The Texas church shooter shouldn’t have been able to legally buy a gun — here’s what happened

Sutherland Springs, a small Texas town with a population of about 600 citizens, was devastated on Sunday after Devin Kelley killed at least 26 local churchgoers. Kelley was armed with a Ruger AR-556 semi-automatic rifle — a gun the Texas church shooter shouldn’t have been able to buy. The shooter’s criminal history should have prevented Kelley from purchasing all four weapons he owned, but it didn’t.

So what went wrong?

According to CBS News, Kelley was court-martialed in 2012 after he was charged with physically assaulting his then-wife and stepson. He pleaded guilty, was sentenced to 12 months of confinement, and received a bad conduct charge. His rank within the U.S. Air Force was also reduced.

Federal and Texas law states that those convicted of domestic violence are prohibited from owning a firearm. And Pentagon rules state that the military must report charges to the FBI to prevent those who are convicted from owning firearms in the future.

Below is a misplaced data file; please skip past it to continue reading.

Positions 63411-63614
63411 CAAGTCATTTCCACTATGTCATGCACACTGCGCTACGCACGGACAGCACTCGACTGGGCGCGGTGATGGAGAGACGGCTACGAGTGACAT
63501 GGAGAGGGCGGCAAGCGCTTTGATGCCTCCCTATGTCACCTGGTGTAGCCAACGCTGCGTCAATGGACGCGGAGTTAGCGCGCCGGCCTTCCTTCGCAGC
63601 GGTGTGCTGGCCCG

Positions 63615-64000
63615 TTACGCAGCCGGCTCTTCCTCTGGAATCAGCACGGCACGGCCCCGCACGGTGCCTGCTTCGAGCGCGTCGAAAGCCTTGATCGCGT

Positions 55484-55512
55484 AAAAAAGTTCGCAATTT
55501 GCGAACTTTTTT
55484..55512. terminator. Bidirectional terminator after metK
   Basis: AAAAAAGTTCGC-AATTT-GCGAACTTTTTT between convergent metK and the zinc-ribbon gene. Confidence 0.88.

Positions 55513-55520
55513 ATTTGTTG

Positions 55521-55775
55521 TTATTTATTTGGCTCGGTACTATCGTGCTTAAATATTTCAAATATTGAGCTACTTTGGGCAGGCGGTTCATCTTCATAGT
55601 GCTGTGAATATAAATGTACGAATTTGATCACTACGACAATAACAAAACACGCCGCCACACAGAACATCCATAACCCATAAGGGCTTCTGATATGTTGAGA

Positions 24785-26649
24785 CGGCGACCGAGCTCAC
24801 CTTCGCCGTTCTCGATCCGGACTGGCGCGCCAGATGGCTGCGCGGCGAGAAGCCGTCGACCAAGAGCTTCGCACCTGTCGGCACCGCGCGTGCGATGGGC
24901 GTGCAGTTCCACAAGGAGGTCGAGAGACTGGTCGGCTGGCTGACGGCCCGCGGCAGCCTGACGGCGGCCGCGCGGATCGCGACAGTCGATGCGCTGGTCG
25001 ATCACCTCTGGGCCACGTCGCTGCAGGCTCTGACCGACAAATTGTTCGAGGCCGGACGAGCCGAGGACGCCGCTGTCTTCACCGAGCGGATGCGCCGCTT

But as CBS News reports, the Air Force did not submit Kelley’s criminal history to the FBI. Therefore, Kelley was able to pass background checks for jobs and firearm purchases.

Kelley’s past employer informed police that he had passed a necessary background check for a security guard position at a local water park. Said employer stated that Kelley had “no disqualifiers” entered into the National Crime Information Center Database.

Kelley then went on to pass background checks at the stores from which he bought his firearms.

One such store, Academy Sports, told CBS, "We also confirmed that both sales were approved by the National Instant Criminal Background Check System (NICS). We are cooperating with law enforcement as they investigate further."

The U.S. Air Force is now investigating their crucial error, which enabled Kelley to kill 26 people and injure 20 more.

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